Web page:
As Amazon Warehouse Employees In Alabama Fight To Unionize, The Company Is Brawling Online With Prominent Democratic Lawmakers Generously Bankrolled By Its Own Employees.
Photo: Amazon Warehouse
Photo Credit: Chris Watt / CC
Published April 5, 2021
The Center for Responsive Politics [By Krystal Hur] –
Nearly 6,000 workers in Amazon’s Bessemer, Ala., warehouse voted Monday on whether to form the first labor union at an Amazon warehouse in the U.S., with counting starting on Tuesday.
If a union is formed, it would be represented by the Retail, Wholesale and Department Store Union.
The push for unionization in Alabama comes after years of mounting worker complaints about dangerous and exploitative working conditions in Amazon warehouses around the world.
While Amazon has denied many of the claims, its defense tactics have recently taken an aggressive turn as Democrats have weighed in on the matter online.
Sen. Bernie Sanders (I-Vt.) visited Alabama on March 26 to meet with the Bessemer warehouse employees. His tweets rebuking Amazon before his visit kicked off a Twitter battle between Democratic lawmakers and Amazon’s team about the company’s long-controversial employee working conditions.
Dave Clark, Amazon’s worldwide consumer business CEO, tweeted on March 24, “I often say we are the Bernie Sanders of employers, but that’s not quite right because we actually deliver a progressive workplace.”
Sanders fired back the same day, tweeting, “All I want to know is why the richest man in the world, Jeff Bezos, is spending millions trying to prevent workers from organizing a union so they can negotiate for better wages, benefits and working conditions.”
Amazon News, the company’s PR Twitter account, also took shots at Sanders as well as Sen. Elizabeth Warren (D-Mass.), who criticized Amazon in a tweet for its infamously low federal income tax expenses.
In a tense back-and-forth spat, Warren vowed to fight the company’s “union-busting” while Amazon accused the senator of threatening to “break up an American company so that they can’t criticize her anymore.”
Rep. Mark Pocan (D-Wis.) also jumped in the dispute, sparring with Amazon about employee claims regarding the company’s grueling working conditions.
It remains unclear who runs the Amazon News account, although CEO Jeff Bezos reportedly was upset that the company was previously too passive in defending itself against criticism, according to Recode.
While Amazon’s executives might be upset with Sanders’ and Warren’s online condemnation of the company, the senators both receive large campaign contributions from Amazon employees. Amazon workers donated around $808,000 to Sanders in the 2020 election cycle while Warren received $248,000.
The former presidential candidates ranked third and ninth, respectively, among Amazon’s top recipients in the 2020 cycle. Amazon employees rank second among Sanders’ top contributors and 11th among Warren’s.
The vast majority of the donors are rank-and-file workers and software engineers. The donations suggest that Amazon employees are more left-leaning compared to the company’s PAC, which tends to split donations more evenly between Democratic and Republican candidates.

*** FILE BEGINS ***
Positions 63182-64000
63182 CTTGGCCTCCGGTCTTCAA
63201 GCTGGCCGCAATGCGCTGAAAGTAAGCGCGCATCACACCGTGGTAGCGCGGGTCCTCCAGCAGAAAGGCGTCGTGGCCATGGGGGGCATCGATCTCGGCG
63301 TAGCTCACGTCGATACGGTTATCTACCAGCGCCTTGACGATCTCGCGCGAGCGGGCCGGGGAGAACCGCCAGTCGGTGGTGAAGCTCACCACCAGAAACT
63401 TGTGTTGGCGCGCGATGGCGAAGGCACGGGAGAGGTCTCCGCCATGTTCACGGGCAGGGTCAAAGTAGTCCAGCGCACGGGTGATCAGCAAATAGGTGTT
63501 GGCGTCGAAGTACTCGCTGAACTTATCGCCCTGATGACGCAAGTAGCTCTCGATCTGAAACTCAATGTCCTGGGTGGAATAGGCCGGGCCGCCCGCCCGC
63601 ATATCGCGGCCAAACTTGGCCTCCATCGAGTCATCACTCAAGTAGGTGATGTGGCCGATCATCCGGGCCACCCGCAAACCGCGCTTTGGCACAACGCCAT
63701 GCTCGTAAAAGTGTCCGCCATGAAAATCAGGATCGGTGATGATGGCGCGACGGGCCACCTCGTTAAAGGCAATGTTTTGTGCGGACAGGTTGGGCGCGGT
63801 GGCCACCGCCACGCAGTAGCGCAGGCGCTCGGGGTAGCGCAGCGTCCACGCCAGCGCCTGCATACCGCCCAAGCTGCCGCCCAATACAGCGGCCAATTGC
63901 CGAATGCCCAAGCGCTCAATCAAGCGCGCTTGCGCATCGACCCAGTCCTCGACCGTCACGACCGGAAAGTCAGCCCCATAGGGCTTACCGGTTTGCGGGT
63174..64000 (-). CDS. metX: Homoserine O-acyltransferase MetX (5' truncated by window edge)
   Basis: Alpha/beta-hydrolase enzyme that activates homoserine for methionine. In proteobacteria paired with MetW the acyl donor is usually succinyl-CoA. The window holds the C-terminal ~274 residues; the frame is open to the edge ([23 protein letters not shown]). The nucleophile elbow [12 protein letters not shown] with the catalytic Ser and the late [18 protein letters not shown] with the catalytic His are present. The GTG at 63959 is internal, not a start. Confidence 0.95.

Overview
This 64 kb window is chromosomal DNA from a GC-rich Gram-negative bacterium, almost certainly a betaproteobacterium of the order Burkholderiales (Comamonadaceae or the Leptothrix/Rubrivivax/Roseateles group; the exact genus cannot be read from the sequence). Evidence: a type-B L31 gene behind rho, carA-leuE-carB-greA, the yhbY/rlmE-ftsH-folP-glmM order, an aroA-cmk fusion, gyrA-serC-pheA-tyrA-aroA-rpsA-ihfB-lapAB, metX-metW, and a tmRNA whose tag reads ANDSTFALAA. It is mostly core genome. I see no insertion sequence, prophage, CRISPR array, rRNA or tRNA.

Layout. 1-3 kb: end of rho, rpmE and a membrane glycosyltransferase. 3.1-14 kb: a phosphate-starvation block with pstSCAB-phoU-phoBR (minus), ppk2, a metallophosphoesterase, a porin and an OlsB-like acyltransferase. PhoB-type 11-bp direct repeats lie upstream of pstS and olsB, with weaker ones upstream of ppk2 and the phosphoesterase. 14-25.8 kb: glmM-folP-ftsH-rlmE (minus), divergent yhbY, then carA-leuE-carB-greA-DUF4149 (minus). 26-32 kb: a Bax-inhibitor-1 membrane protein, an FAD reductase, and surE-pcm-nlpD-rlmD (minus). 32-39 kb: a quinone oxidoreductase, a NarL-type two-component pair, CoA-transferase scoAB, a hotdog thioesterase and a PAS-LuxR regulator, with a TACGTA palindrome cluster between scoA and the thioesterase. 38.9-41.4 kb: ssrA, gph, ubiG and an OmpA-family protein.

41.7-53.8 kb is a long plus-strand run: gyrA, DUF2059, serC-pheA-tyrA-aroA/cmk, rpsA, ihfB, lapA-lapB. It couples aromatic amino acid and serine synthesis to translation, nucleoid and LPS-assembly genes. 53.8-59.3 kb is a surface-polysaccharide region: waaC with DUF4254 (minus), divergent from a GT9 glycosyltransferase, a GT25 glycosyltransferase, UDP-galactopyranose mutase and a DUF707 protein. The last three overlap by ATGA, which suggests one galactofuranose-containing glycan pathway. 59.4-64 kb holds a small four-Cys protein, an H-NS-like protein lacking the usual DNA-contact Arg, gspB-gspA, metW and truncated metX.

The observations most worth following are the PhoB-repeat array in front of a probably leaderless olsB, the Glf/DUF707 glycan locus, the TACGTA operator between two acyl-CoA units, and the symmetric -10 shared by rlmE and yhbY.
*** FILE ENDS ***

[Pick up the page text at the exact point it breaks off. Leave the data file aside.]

Sanders and Warrens have gained allies among other Democratic lawmakers in the heated exchanges with Amazon. Sanders’ continued rally for Amazon workers on Twitter prompted another Amazon executive, Jay Carney, to dispute Sanders’ claim about the company’s working conditions on Tuesday and offer a tour of a warehouse.
In response, Rep. Alexandria Ocasio-Cortez (D-N.Y.) criticized Carney’s tweet as being “from the ICE and CBP playbook.” Rep. Rashida Tlaib (D-Mich.) joined in, tweeting that Amazon called the police on her and Rep. Debbie Dingell (D-Mich.) after they arrived at a facility for a tour.
Amazon employees rank fourth among Ocasio-Cortez’s top contributors in 2020 with donations totaling around $63,000.
The congresswoman ranks far lower in Amazon’s employees’ recipients, however, falling short of the top 25.
Carney previously served as former President Barack Obama’s White House press secretary and then-Vice President Joe Biden’s communications director. His role is one of many reasons why some worry Big Tech companies are too cozy with the Biden administration.
White House counselor and Biden ally Steve Richetti’s brother Jeff Richetti made $610,000 in lobbying revenue for his firm last year in the months leading up to Biden’s inauguration.
Amazon’s lobbying activity has increased every year since 2008. Expenditures totaled about $18.7 million in 2020, making Amazon the eighth largest lobbying spender last year.
Biden tweeted his support for “workers in Alabama” on Feb. 28.
He reiterated in a speech on Wednesday: “I’m a union guy. I support unions.” He called out Amazon directly in the speech, promising to institute a global minimum tax for U.S. corporations.
Amazon has been fighting its union-busting battle even before workers in Bessemer launched their effort, sending employees text messages reminding them of employee benefits and urging them to vote against unionizing.
Other tactics have included removing employees from the company’s internal directory, threatening to fire employees and hiring local police to guard the Alabama warehouse, according to Axios.
This past weekend, at least four Twitter users pretending to be Amazon fulfillment center workers tweeted praise for the company before being banned from the platform for violating its rules prohibiting impersonation.
Amazon has said it asked Twitter to investigate the accounts, suggesting that they are not part of the company’s Veritas ambassadors program.
A vote resulting in favor of unionizing could help spur more efforts to unionize in the larger, waning labor movement in the U.S. during a time when membership in labor unions is dwindling. It is unclear when the votes will all be counted.